Policy Paper 45: Korean Peninsula Security and the U.S.-Japan Defense Guidelines
Two leading Asia scholars, Prof. Ahn Byung-joon and Dr. Konstantin Sarkisov, led discussions about U.S.–Japan relations, the U.S.–Japan Defense Guidelines Review, and the current situation on the Korean Peninsula at the seventh NEACD plenary in Tokyo. These contributions were subsequently revised to reflect the tumultuous events of the first half of 1998: the inauguration of South Korean President Kim Dae Jung and his “sunshine policy” towards North Korea; stalemate in the Four Party Talks on the Korean peninsula; a second Clinton-Jiang summit; and the deepening of the economic crisis in Asia.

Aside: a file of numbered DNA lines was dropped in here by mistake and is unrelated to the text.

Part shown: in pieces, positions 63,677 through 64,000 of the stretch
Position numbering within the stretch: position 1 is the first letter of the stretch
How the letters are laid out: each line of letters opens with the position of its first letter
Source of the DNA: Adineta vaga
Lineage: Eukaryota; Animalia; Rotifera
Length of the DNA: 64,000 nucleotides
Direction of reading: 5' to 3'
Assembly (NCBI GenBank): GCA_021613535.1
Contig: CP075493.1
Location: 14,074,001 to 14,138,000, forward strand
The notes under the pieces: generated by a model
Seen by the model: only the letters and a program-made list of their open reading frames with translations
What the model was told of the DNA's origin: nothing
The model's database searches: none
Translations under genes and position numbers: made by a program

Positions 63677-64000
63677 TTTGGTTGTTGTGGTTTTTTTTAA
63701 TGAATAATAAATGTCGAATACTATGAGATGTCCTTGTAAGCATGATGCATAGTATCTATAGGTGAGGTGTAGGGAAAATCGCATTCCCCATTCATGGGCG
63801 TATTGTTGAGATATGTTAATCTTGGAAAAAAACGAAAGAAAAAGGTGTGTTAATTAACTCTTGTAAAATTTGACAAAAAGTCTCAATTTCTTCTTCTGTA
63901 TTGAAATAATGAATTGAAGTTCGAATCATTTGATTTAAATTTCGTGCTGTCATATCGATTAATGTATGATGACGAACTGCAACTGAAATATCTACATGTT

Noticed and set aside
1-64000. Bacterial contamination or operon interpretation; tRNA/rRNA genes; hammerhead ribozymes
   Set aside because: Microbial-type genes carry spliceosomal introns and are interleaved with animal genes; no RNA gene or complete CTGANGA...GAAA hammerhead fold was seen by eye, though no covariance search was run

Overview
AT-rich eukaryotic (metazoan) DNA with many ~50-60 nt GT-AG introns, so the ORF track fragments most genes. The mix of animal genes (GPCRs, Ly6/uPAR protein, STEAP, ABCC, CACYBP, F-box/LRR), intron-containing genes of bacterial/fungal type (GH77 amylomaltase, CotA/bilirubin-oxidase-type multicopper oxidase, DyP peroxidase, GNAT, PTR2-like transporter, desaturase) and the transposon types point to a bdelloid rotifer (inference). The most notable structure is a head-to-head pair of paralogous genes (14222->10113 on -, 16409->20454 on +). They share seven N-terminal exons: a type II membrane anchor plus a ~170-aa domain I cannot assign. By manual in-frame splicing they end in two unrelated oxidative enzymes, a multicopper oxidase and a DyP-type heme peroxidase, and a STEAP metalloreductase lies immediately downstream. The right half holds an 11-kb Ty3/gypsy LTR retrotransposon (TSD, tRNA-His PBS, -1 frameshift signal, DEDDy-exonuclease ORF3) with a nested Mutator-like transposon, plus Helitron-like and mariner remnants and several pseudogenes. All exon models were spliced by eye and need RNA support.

Presented here are Prof. Ahn Byung-joon’s (Yonsei University, Seoul) reflections upon the revision of the U.S.–Japan Defense Guidelines and their potential impact upon regional security. Dr. Konstantin Sarkisov (Institute of Oriental Studies in the Russian Academy of Sciences and visiting professor, Hosei University, Tokyo, Japan) addresses the challenge of putting the continuing conflict on the Korean peninsula in the context of the broader regional security environment. While addressing different topics, both make remarkably similar observations regarding the increasing complementarity between bilateral and multilateral diplomatic efforts in Northeast Asia, despite the lack of an official multilateral organization akin to NATO or the European Union.